Skip to Content
Climate change

A game-changing carbon-capture power plant just passed its first big test

Net Power announced today that it successfully fired up a pilot plant near Houston that takes an entirely new approach to capturing carbon dioxide. The news marks a critical first test for a system that promises an economical path to cutting greenhouse-gas emissions.

What does that mean? The 50-megawatt natural-gas facility will put carbon dioxide to work, using heat and pressure to turn it into a “working fluid” that drives a specially designed turbine. That replaces the traditional steam cycle in power plants. Excess amounts of the gas can be siphoned off during the process, ready to ship and sell.

The “first fire” shows that the combustion process and integrated system works, a validation of the basic approach. But the company isn't using carbon dioxide to turn the turbine or actually producing power yet, which will represent the next major test.

What’s the big deal? To date, adding systems that can capture emissions from power plants has been complicated and expensive, jacking up the cost of producing electricity. Net Power expects that after it builds a few commercial-scale plants, it will be able to beat the costs of standard natural-gas plants.

That means the technology could provide a cheap, clean, and flexible source of power for the grid, capable of ramping up and down with demand more easily than standard solar and wind plants can. That promise is why energy researchers have been closely following the $140 million demonstration plant—and why MIT Technology Review placed the facility on its 2018 list of 10 Breakthrough Technologies.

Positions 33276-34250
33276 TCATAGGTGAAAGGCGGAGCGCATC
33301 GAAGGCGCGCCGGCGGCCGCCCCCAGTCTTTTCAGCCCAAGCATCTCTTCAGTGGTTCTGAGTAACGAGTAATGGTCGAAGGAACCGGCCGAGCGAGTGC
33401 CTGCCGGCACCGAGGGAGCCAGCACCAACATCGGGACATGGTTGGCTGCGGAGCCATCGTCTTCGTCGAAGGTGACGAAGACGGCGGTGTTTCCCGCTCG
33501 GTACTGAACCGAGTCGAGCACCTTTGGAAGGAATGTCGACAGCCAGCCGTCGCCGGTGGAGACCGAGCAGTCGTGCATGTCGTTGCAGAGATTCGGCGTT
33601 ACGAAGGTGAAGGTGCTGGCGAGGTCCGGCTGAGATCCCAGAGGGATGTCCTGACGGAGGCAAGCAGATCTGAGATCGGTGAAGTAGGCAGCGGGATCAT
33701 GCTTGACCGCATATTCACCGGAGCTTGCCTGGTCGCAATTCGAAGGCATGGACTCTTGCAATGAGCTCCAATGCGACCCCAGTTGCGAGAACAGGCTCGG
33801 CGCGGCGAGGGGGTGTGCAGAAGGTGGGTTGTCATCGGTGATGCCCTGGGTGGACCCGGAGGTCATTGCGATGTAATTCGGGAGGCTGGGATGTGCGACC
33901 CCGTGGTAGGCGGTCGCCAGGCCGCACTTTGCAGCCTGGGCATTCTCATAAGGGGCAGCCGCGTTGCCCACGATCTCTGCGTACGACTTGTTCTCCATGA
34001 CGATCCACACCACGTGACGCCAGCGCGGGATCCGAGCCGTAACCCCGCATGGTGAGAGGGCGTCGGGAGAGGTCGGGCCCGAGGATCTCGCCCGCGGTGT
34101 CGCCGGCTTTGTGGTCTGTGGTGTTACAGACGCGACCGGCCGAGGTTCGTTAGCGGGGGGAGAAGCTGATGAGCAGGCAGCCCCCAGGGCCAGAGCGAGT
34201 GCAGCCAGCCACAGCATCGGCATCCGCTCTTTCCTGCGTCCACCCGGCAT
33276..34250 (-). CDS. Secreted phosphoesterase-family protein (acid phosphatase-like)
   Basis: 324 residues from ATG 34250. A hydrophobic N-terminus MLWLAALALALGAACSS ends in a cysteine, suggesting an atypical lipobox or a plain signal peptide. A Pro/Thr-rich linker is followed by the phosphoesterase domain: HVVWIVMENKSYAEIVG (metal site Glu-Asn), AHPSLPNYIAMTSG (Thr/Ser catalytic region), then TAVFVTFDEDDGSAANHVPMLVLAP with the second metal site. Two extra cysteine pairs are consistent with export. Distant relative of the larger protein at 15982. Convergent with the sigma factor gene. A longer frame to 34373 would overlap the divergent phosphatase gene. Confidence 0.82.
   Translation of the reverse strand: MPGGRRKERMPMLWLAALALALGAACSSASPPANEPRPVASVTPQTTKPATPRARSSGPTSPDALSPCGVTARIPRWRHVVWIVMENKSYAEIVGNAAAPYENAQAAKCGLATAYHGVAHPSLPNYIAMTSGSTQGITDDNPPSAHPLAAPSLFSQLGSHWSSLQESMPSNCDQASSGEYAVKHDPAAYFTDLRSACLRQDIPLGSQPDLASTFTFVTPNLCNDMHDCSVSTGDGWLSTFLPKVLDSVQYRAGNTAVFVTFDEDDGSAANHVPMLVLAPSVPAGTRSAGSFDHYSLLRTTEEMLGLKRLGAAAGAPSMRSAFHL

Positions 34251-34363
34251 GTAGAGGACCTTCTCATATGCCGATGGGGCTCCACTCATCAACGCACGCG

What’s next? Once Net Power is able to demonstrate the full sytem works as hoped, it intends to license the technology. The company is already in talks with potential partners and customers, and it hopes to flip the switch on 300-megawatt commercial plants as early as 2021.

This post has been updated to clarify what the "first fire" accomplished. 

Deep Dive

Climate change

This CRISPR pioneer wants to capture more carbon with crops

New research at Jennifer Doudna's institute aims to create faster-growing, carbon-hungry plants using the gene-editing tool.

giant kelp underwater
giant kelp underwater

Running Tide is facing scientist departures and growing concerns over seaweed sinking for carbon removal

The venture-backed startup believes kelp could be a powerful tool to combat climate change. But some scientists fear the ecological risks on large scales.

biomass with Charm mobile unit in background
biomass with Charm mobile unit in background

Inside Charm Industrial’s big bet on corn stalks for carbon removal

The startup used plant matter and bio-oil to sequester thousands of tons of carbon. The question now is how reliable, scalable, and economical this approach will prove.

Stay connected

Illustration by Rose WongIllustration by Rose Wong

Get the latest updates from
MIT Technology Review

Discover special offers, top stories, upcoming events, and more.

Thank you for submitting your email!

Explore more newsletters

It looks like something went wrong.

We’re having trouble saving your preferences. Try refreshing this page and updating them one more time. If you continue to get this message, reach out to us at customer-service@technologyreview.com with a list of newsletters you’d like to receive.